How to find the best WordPress theme for your business

If you have a website, or are thinking of getting one, chances are nearly one in three that it will be built with WordPress, the most popular Content Management System (CMS) today.

Every WordPress site has a theme that controls the colors, page layout, fonts and many other attributes. Because the theme files are separate from your core WordPress installation, you can change your theme without affecting the content and structure of your site.

Themes don’t just affect the look of your site, though. Some include features such as contact forms or sliders that you can add to your web pages without using a plugin. These features may be lost if you later decide to switch to a different theme.

There are thousands of WordPress themes to choose from, ranging from free to $100 and up. Some have been designed specifically for online stores, photographers, restaurants, churches, food blogs, and many other niches. Choosing the one that's right for you can be overwhelming, so here are a few pointers to get you started.Click To Tweet

If you want a free theme, do yourself a big favor and select one from the WordPress theme repository. Although you can find thousands of other free themes on the internet, some of them insert malicious code or undesirable links into your site, and it will cost you more to hire someone to clean up the mess than you’d pay for a premium theme in the first place.

The WordPress repository allows you to filter by layout, features, and/or subject to narrow down your options. In addition, it gives you reviews of each theme and the date it was last updated. As WordPress itself is updated regularly, it’s best to pick a theme which has been updated recently.

For detailed guidance in choosing a free theme, read Free WordPress Themes: The Ultimate Guide.

Don’t assume that a theme is good just because you have to pay for it. Some of my clients who purchased from a “theme marketplace” have run into problems later on, only to find the theme was no longer supported. That’s why I recommend sticking with well-established, reputable companies like iThemes, Elegant Themes, or StudioPress – or at least make sure the theme you’re looking at is up-to-date and has good reviews. Disclosure: These are affiliate links. This means if you click on the link and make a purchase, I will receive a small commission.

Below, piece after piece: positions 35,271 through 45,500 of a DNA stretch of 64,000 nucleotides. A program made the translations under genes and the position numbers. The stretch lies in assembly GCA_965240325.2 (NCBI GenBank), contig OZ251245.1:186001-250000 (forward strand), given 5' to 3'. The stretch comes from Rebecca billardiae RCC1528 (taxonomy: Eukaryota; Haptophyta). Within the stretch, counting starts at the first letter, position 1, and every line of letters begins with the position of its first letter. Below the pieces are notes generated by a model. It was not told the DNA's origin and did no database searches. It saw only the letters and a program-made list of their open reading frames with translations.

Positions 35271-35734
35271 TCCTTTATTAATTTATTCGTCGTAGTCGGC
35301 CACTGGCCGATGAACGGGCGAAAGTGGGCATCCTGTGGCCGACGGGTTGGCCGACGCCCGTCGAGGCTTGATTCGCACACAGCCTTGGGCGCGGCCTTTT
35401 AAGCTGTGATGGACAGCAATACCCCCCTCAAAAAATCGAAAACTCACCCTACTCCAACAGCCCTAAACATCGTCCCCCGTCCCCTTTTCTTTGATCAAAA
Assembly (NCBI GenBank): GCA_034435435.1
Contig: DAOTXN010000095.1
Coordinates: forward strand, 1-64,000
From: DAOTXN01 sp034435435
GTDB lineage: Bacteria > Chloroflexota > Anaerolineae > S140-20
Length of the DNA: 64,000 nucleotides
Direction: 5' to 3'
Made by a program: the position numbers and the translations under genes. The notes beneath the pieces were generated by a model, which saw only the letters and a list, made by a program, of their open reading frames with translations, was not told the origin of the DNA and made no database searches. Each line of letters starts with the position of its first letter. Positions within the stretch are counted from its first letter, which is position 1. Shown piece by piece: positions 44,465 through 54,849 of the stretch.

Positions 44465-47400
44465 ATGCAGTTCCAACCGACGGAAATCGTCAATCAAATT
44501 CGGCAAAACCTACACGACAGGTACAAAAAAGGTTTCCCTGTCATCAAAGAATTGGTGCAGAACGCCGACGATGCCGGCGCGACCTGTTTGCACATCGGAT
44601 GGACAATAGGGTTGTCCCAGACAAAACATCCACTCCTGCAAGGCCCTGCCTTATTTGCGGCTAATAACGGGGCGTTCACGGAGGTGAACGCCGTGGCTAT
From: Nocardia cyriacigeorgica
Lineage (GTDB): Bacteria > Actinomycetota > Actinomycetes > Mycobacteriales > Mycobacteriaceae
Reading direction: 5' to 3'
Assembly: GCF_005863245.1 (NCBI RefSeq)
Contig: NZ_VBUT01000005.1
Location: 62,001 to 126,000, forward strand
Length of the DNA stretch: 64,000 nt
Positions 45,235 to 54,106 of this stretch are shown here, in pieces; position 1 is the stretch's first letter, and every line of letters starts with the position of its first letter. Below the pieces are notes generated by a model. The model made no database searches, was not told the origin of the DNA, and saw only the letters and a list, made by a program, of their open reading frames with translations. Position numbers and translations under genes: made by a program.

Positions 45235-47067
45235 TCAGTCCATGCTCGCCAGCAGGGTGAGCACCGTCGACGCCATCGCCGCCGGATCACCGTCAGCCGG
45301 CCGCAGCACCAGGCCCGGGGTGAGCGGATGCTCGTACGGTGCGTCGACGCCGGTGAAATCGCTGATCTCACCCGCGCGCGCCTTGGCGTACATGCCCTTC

You will often have to pay a yearly fee to be eligible for theme updates. This is not a time to skimp! If you don’t keep your theme up-to-date, it may not work with newer versions of WordPress or some of the plugins you may be using.

If you wish to create your own website but don’t have coding skills, you’re best to choose a theme that’s as close to your vision as possible. Otherwise, you may find it challenging to customize it to your liking.

If you’re working with a web designer, provide them with at least three websites you like, and what it is you like about them. A skilled professional will be able to customize a theme to capture the unique essence of your business, regardless of the actual theme used.

For example, I used the same premium theme as the starting point for this site and the three shown below. Can you tell?

 

Choosing a WordPress theme can be fun, but don’t rush to pick one out before you’ve at least outlined your content. Your website design should highlight your message – not the other way around.

To help you with this important first step, I’ve created a downloadable Content Planner for you. Simply fill in this form to receive your copy.

Free Website Content Planner

My helpful tips and worksheet will help you create content that makes your business shine!

Janet
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Janet

I'm a web designer and DIY marketing facilitator who loves helping others succeed by sharing the knowledge and insight I’ve gained through marketing my own business for over 15 years. When I’m away from my desk, I enjoy reading, photography, watching movies, and cooking.
Janet
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Comments

  1. Great advice, Janet! While I don’t use WordPress for my sites, this is great information to understand about. We don’t know what we don’t know, right? You’re right that you can’t tell that the three sample sites you shared came from the same template. The value of working with a web designer like you is that they know how to make adjustments so that the end result is customized.

    • Thanks so much, Linda! When I introduced myself at my first local WordPress Meetup, I told them my specialty was taking a WordPress theme and customizing it beyond recognition. 😀

  2. Great advice, Janet. I found that StudioPress was very responsive with issues and also (for an additional cost) had a self-editing for the design called “Design Pallete Pro”. It works great and does live editing so you can adjust fonts, space, etc… and see how it looks. Very handy for somewhat techie bloggers.

    • Genesis (by StudioPress) is one of the most popular theme frameworks, but from what I’ve seen, it would be pretty difficult for someone without technical skills to use. The add-on that you’ve mentioned would probably be a big help!

  3. I’ve been giving some thought to a website upgrade. I’m not there yet, but looking at all of these themes is sort of like shopping. I don’t think I would make a move without a professional like you, though. So much I don’t know. Fun to think about!

    • It is just like shopping! I wrote this post because so many clients come to me who are overwhelmed by all the choices, or who feel they need to pick out a theme before I can create their website. It’s good to see what’s out there for inspiration, but better to come up with something that’s uniquely you.

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